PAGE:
Four faculty members were honored as Chapman Summer Fellows as part of the 2023 University Teaching Awards. Patrick Harrison, Anastacia Kohl, Søren Palmer and Milada Vachudova were recognized for their distinguished teaching of undergraduate students.
The Chapman Summer Fellows, also known as the Chapman Family Teaching Awards, was created in 1993 with a gift from Max Carrol Chapman Jr. ’66 on behalf of the Chapman family. Chapman Summer Fellows receive a stipend of $30,000 to be used over a five-year period.
The 2023 Chapman Summer Fellows are:
Patrick Harrison, teaching associate professor, department of psychology and neuroscience
Harrison is a teaching associate professor and director of instructional development in the department of psychology and neuroscience who specializes in skills-based statistics and methodological courses as well as well as content-based theoretical courses. Harrison is technically and pedagogically a strong and inclusive teacher and clearly passionate and caring.
In an interview with The Well, Harrison spoke about how he uses memes as instructional tools to engage with his students:
“My students know I love to use memes as instructional tools. Too often, I think we take ourselves too seriously. Having a good laugh at the beginning of class is a great way to break the ice and get started on a positive note. Students in “Statistical Principles of Psychological Research,” for example, create course and topic-related memes that we present and discuss at the beginning of each class meeting. Research suggests that creating memes is not just a chance to have some creative fun but also facilitates deeper encoding of course material. I am blown away by the students’ creativity and some students even comment that the memes have helped them get over their fear of statistics.”
Anastacia Kohl, teaching associate professor, department of Romance studies
Anastacia Kohl is a teaching associate professor and director of Spanish language instruction in the department of Romance studies and is an expert language instructor. Kohl creates a true community of learning within her class as students attest to in their remarks about her. She also has a significant impact on TAs and inspires in them a newfound love for teaching.
When asked about what it takes to be a good instructor today, Kohl said, “Two of the most important things are build community and be flexible. The pandemic really drove home the damage that feeling isolated can cause to our health and well-being. In language classes, students need to feel comfortable enough to be brave and take risks using the language in front of the instructor and their peers. If there is a strong sense of community in the class and if the students can sense that they are part of a larger learning community, it makes it so much easier for them to put themselves out there and contribute to discussions.”
“Flexibility has become especially important since 2020. Deadlines are good things in that they provide structure, discipline and motivation, but flexibility when warranted shows students that we trust them, and that we support them in meeting the objectives of the course, even when life throws them a curveball that requires some grace.”
Søren Palmer, teaching assistant professor, department of English and comparative literature
Søren Palmer is a teaching assistant professor in the department of English and comparative literature who specializes in English, comparative literature and creative writing. Palmer’s classroom is a place where students from varied cultural, religious and educational backgrounds establish relationships and learn from the experiences of others.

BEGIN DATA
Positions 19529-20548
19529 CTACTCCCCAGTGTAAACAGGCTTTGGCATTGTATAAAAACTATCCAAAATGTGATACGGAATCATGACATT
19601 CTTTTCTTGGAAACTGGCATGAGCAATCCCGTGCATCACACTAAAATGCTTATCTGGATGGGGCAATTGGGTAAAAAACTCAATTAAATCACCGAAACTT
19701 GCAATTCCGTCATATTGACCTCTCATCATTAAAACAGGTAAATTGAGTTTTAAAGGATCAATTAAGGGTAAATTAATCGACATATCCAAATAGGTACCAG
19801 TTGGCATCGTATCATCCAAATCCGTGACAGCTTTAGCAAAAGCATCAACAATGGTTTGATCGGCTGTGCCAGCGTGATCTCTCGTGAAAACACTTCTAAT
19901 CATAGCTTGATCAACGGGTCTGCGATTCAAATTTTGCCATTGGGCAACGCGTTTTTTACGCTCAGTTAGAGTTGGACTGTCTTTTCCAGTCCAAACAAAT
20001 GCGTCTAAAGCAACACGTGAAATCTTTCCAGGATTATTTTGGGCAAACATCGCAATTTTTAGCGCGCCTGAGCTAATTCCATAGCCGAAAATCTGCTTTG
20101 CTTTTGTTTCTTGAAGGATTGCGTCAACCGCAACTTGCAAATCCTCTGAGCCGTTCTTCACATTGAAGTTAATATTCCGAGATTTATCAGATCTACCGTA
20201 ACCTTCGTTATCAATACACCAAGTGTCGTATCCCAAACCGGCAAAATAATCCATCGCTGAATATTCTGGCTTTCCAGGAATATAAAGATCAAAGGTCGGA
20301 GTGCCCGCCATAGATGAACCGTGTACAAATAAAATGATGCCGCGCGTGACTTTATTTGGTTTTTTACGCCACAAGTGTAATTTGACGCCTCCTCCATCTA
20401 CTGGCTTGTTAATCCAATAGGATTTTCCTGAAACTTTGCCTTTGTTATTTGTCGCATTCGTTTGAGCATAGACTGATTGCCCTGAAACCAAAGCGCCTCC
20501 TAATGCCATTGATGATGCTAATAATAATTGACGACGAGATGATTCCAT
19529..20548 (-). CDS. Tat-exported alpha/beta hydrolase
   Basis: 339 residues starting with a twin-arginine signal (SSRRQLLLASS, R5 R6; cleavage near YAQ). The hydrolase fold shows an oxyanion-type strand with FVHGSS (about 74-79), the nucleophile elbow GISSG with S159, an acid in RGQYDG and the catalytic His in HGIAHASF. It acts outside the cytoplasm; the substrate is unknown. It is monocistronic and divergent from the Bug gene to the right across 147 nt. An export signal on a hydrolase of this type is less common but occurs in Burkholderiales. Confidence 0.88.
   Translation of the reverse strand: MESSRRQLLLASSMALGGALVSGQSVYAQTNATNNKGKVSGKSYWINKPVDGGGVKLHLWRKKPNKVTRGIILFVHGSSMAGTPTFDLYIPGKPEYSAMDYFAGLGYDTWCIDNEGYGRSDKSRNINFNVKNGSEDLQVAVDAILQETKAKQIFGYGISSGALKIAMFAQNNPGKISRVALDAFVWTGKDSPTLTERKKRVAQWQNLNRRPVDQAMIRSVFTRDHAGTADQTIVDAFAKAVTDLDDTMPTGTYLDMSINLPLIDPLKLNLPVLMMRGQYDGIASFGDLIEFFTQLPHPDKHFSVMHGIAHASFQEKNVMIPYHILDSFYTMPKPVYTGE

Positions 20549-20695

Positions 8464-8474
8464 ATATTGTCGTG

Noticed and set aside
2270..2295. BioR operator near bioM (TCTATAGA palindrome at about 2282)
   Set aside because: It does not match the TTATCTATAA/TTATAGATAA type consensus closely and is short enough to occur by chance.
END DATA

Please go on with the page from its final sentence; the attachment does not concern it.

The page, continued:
After receiving the award, Palmer reflected on a teacher that had an impact on him:
“In trudging my way through academia, I’ve been fortunate to have a lot of fantastic teachers, all of whom I try to emulate in one way or another. Tom Boyd, a philosophy professor at the University of Oklahoma, immediately comes to mind. He was not only passionate about a potentially dry subject but able to make it approachable for undergraduates. He had the ability to be brilliant and funny. By pushing me to think deeply about important topics and taking an interest in me personally, he basically turned around my flailing undergraduate performance. I don’t think I would’ve gotten into graduate school without him.”
Milada Vachudova, professor, department of political science
Milada Vachudova (FFP ’05, ’15) is a professor in the department of political science who specializes in European politics, political change in postcommunist Europe, the European Union and the impact of international actors on domestic politics. She draws connections across time and continents to deepen student understanding of domestic and world politics. She is an extraordinarily well-cited scholar in her field and, despite all of this success, has a tremendous ability to teach, inspire students and extend genuine care and compassion toward them.
Vachudova is a two-time IAH Faculty Fellow, most recently in 2015 as a Borden Fellow. At the time, her fellowship focused on “Democratization in the Western Balkans: Political Contestation and the Leverage of the European Union.”
The 2023 University Teaching Awards recognized 25 faculty members and graduate teaching assistants. The Center for Faculty Excellence’s University Teaching Awards Committee reviews nominations each fall and gathers additional information before recommending a slate of winners to the chancellor. Other award recipients include:
- Carla Merino-Rajme (FFP ’18), philosophy, for the Tanner Award for Excellence in Undergraduate Teaching
- Chérie Rivers Ndaliko (FFP ’22), geography, for the Tanner Award for Excellence in Undergraduate Teaching
- Katherine Turk (FFP ’21), history, for the Tanner Award for Excellence in Undergraduate Teaching
See a full list of 2023 University Teaching Award recipients.
By Kristen Chavez, Institute for the Arts & Humanities